Descent of Dinosaurs

6

I was driving from Clarksville to Albany downtown via the Slingerlands by-pass today.  As I came into the first of the four crazy round-a-bouts, I looked up and saw two large birds circling.  I wondered what interesting carcass the vultures had discovered today.  But as I looked more closely these birds had a flat line to their wings – no dihedral as the vultures do.  As I was taking this in, they both banked and their white heads and tails flashed in the sunlight.  Eagles!  Bald eagles!  A sharp intake of breath.  I breathed the word aloud:  “Eagles!”  And watched as they caught the thermals and vanished towards the east.  Came quite too close to the car in front of my and drew my attention back to my driving.  But the eagles have stayed with me all day, a really bright light.

I have seen bald eagles before but mostly they have been standing on the ground or roosting in the trees.  The only ones I remember seeing in flight are the juveniles I’ve seen around Schodack Island when I’ve been paddling on the Hudson.  They are glorious, but not nearly so majestic as these fully feathered adults.  Eagles!

The first time I went to the southwest, I saw golden eagles over the desert outside of Tucson.  A pair in a mating dance.  They grasp each others talons and fall towards the earth, spinning.  I didn’t know until long afterwards that not many people get the privilege to see that beautiful ritual.

On the same trip while sitting out in the rocks in the Sonora I also saw a parrot.  A green bird flushed from some bushes.  I researched it and researched it, but no parrots live in that part of the southwest, and no parrots anywhere look quite like this bird, that flew right at me.  And parrots are the only green birds.  I must have seen Quetzalcoatl. . .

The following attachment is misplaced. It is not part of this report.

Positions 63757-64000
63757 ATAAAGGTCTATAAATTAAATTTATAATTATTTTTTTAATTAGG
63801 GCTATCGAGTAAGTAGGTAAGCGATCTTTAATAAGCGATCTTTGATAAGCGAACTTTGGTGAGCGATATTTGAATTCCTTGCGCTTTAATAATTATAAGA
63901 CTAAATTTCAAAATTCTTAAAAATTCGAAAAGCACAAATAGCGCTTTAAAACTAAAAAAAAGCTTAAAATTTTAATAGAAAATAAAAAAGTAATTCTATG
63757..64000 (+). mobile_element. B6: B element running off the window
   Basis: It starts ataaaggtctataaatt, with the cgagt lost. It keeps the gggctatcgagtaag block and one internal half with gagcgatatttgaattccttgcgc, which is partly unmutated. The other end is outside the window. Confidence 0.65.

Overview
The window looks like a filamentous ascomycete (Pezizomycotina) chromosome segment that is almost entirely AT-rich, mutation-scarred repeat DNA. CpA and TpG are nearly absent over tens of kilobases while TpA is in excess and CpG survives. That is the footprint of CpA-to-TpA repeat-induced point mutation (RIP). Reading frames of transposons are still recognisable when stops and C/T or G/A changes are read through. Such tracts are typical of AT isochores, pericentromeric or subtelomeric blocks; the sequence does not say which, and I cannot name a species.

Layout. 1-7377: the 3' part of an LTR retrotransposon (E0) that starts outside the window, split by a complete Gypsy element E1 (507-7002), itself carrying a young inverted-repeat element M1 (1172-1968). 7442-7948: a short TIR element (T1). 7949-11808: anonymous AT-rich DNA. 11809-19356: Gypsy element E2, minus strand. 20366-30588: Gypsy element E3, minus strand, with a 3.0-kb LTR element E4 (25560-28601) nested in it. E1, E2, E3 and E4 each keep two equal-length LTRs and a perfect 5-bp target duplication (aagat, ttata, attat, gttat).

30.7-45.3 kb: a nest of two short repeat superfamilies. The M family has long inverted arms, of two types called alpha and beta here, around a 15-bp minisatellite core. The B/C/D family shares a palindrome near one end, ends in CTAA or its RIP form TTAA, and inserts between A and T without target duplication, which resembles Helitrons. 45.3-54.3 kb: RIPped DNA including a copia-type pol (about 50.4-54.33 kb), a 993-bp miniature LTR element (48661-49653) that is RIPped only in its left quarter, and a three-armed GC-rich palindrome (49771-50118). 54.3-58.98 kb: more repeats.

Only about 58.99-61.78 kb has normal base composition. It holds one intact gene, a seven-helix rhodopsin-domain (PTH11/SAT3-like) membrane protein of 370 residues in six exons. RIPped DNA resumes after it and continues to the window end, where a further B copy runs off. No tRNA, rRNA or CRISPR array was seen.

Three of the times I have been to the Grand Canyon, I have seen the California condors floating on the thermals.  They are huge birds, and twice I’ve been close enough to see the number tags on their wings, that identify each individual bird.  The most moving time, I was at Skeleton Point on the South Kaibab Trail, sitting on the edge with my feet dangling, having my lunch and looking down at the Colorado River, a few thousand feet down.  A raven was sitting next to me, just out of reach, but trying to filch my sausage and cheese.  I had been watching the thieving raven, and when I turned back to the Canyon, the condor floated up a thermal right in front of me.  Felt like I could touch it, although it was probably more than 100 feet away.  It floated up and then down and then the winds drew it around a butte and out of sight.

When I visited Peru, I saw Peruvian eagles flying above Ollantaytambo, and one sitting on a rock on the high plateau in the Cordierra Vilcabambo on a hike to Huchoy Cosco.  The eagle settled down somewhere above 13,000 feet and surveyed the world below, a series of small lakes in the shadows of the Cordierra.  A couple of days later, a vendor outside of the ruins on Pisac mountain gave me a feather from one.

One summer day, one of my cats was fixated on something in the attic.  He was like a pointer dog at one of the windows.  On close look, a screech owl was caught between the storm window and the inside window.  No way to know how long it had been there, but it was feisty.  With great caution I pulled aside the broken storm window to give the owl room to escape.  I felt his wings, his breast and his feet as he understood he was free, stepped onto my hand and flew out the window.

Birds are the most amazing creatures.  Dinosaurs here and now.  Feathers!  Oh, the wonders of those from the giant wing feathers of the turkey to the tiny fluffs of down on a winter goose or duck.  They come in such wonderful colors and patterns.  Birds were a wonderful part of today.  Just before the sun went down on the farm this evening, a white throated sparrow landed in the trellis next to me.  The seasons have truly changed, as they don’t live here in the summer time. . .

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